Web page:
Kenyon in the NewsThe Best of the Kenyon Review, the anthology that was just published by the literary magazine, was reviewed in the Friday, October 31, Wall Street Journal. "There was a time when all of literary culture seemed to nest inside the 'little magazines,'" reads the review by Erich Eichman. "It was in their pages that serious poets, critics, polemicists, and short-story writers found an audience, if not always an income. One of the few such magazines that survive today is the Kenyon Review."
The Review and the anthology were also featured in the Tuesday, October 29, Columbus Dispatch, which interviewed editor David Lynn '76. In the article, Kathy Fagan, co-editor of the Ohio State University literary magazine, The Journal, calls the Review "one of the richest and most internationally famous of any U.S. literary magazines."
Kenyon was mentioned in the Sunday, October 26, New York Times in a story about high anxiety in the college admissions process. The piece describes how college admissions has become one of the toughest games in town. "I had a kid recently who was taking five APs, was head of the student council, and he was so stressed out," Elizabeth Schulzinger '04, a student interviewer at Kenyon, is quoted as saying. "You could see it in his face--'I'm really smart and I'm not going to get in anywhere.' It's awful. It's like he thought he was going to ruin the rest of his life if he didn't get in. I really wish I could tell him, 'You're going to be O.K., I promise you.'"
The naming of Ashley Rowatt '03 as the NCAA Woman of the Year garnered attention in such media as the Duluth News Tribune, the Fort Wayne News Sentinel, the Knoxville News Sentinel, Sports Illustrated, the Miami Herald, MSNBC, USA Today, and the Times Picayune. The awards ceremony was broadcast on Friday, December 5, on ESPN2.
This year's ceremony for the Kenyon Review Award for Literary Achievement was mentioned in the Tuesday, October 28, New York Times. Novelist Joyce Carol Oates received the award on Tuesday, November 11, at the restaurant Daniel in New York City. Last year's winner, E. L. Doctorow '52, presented the award.
Director of Public Affairs Shawn Presley was quoted in the Tuesday, September 23, Columbus Dispatch in a story about how the term "first-year student" is replacing the word "freshman" at colleges and universities across the country. "We wanted to be more gender inclusive," Presley was quoted as saying. "Freshman is not gender inclusive."
Kenyon was mentioned in the Wednesday, September 3, New York Times. The story talks about how universities such as Harvard, New York University (NYU), and Yale are looking at ways to improve undergraduate education. Harvard, for example, is trying to encourage more engagement between senior faculty members and undergraduates. The president of New York University has come up with a proposal for "teaching professors" who devote time to mentoring and advising undergraduates, as opposed to spending thirty or forty hours a week on research. Richard Chait, a higher education professor at Harvard, questions whether NYU's president can attract the faculty he needs to succeed with his plan. "I'll be a believer," Chat is quoted as saying, "when he goes to Williams, Amherst, Bryn Mawr, and Kenyon and raids the best teachers there."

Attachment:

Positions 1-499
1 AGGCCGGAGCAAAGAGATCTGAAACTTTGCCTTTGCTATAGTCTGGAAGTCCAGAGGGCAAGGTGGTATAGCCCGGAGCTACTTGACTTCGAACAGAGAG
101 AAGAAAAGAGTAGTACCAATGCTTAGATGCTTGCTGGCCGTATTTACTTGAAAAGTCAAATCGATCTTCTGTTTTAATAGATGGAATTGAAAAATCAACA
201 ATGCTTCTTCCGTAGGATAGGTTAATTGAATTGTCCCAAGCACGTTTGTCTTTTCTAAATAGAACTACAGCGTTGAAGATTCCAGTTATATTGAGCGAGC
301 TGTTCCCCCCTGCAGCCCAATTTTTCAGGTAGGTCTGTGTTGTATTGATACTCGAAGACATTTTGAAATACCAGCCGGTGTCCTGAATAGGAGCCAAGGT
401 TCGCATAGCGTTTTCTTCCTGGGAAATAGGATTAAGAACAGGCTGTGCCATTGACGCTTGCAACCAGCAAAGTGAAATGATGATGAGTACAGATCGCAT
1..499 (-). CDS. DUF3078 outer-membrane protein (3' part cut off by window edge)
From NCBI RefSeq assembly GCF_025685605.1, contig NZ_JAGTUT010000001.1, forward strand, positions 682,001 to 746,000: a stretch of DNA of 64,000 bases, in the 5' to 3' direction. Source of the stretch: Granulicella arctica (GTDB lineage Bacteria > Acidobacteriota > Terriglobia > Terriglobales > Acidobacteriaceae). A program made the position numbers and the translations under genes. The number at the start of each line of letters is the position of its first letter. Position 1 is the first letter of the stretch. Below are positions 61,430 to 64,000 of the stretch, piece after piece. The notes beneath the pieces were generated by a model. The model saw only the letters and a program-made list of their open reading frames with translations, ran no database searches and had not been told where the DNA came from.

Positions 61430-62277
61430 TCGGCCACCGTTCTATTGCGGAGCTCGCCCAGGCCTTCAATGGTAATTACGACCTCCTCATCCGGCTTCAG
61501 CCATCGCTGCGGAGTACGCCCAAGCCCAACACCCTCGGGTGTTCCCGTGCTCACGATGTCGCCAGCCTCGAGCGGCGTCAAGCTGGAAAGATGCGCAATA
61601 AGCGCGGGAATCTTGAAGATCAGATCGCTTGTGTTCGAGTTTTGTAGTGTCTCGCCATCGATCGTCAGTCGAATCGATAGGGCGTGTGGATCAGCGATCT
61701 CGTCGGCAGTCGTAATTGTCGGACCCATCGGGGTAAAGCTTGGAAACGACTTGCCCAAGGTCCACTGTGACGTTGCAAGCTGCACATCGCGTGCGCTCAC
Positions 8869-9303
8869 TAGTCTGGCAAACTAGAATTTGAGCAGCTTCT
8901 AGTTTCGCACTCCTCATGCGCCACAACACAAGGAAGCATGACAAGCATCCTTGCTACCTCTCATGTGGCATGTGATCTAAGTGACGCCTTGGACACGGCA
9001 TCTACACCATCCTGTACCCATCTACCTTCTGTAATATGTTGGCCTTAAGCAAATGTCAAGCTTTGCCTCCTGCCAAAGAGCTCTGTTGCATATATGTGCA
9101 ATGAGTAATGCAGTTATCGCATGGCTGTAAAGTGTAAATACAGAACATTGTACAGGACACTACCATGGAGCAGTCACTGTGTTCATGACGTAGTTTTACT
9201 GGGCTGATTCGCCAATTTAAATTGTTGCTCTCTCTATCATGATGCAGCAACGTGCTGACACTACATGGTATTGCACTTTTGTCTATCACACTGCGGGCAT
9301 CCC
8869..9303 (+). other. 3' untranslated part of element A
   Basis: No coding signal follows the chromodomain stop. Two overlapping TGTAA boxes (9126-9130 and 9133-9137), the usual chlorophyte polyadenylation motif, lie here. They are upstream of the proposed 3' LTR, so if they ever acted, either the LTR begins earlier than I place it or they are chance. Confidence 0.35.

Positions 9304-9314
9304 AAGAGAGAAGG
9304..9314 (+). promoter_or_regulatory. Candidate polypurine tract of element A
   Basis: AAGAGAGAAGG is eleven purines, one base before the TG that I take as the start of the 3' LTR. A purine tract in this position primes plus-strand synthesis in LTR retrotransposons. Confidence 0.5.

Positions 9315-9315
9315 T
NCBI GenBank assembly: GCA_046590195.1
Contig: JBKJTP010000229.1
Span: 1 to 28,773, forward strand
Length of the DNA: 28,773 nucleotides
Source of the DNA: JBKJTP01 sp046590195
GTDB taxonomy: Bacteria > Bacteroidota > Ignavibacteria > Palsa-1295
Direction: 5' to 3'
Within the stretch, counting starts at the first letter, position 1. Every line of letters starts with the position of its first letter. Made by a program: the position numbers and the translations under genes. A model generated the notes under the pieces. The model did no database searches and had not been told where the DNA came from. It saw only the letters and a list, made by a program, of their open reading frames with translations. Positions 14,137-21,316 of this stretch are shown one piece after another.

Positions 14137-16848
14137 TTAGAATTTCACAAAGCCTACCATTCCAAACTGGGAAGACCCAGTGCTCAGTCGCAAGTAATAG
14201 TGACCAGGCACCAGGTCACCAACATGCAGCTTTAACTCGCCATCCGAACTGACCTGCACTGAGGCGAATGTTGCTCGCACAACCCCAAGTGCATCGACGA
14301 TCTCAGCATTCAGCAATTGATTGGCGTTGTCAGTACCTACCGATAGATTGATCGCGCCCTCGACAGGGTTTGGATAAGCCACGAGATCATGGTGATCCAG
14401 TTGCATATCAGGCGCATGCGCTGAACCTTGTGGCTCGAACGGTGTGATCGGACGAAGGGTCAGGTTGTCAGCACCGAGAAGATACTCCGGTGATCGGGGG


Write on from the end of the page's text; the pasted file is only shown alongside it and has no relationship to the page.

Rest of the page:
Kenyon was ranked number thirty in U.S. News and World Report's annual rankings of the nation's "best liberal-arts colleges." Last year, the College was number twenty-nine. Williams College took the top spot, followed by Amherst College at number two and Swarthmore College at number three. Oberlin College dropped one spot to number twenty-four. Denison University was listed at number forty-nine.
Kenyon was mentioned in the September 1 edition of U.S. News and World Report, the "America's Best Colleges" issue (which includes the rankings noted above). In a story entitled "The Admissions Maze," a section about wait lists reports that a whopping 50 percent of colleges reported an increase in the number of students placed on the wait list. Kenyon is no exception. "Last year, 211 students were put on the wait list, forty-five of whom were ultimately accepted," reports the magazine.
The Princeton Review listed Kenyon in its annual rankings of the 351 best colleges. The College ranks number eleven in the category "professors bring material to life," number ten in "professors make themselves available," number ten for a "beautiful campus," and number sixteen for "happy students."
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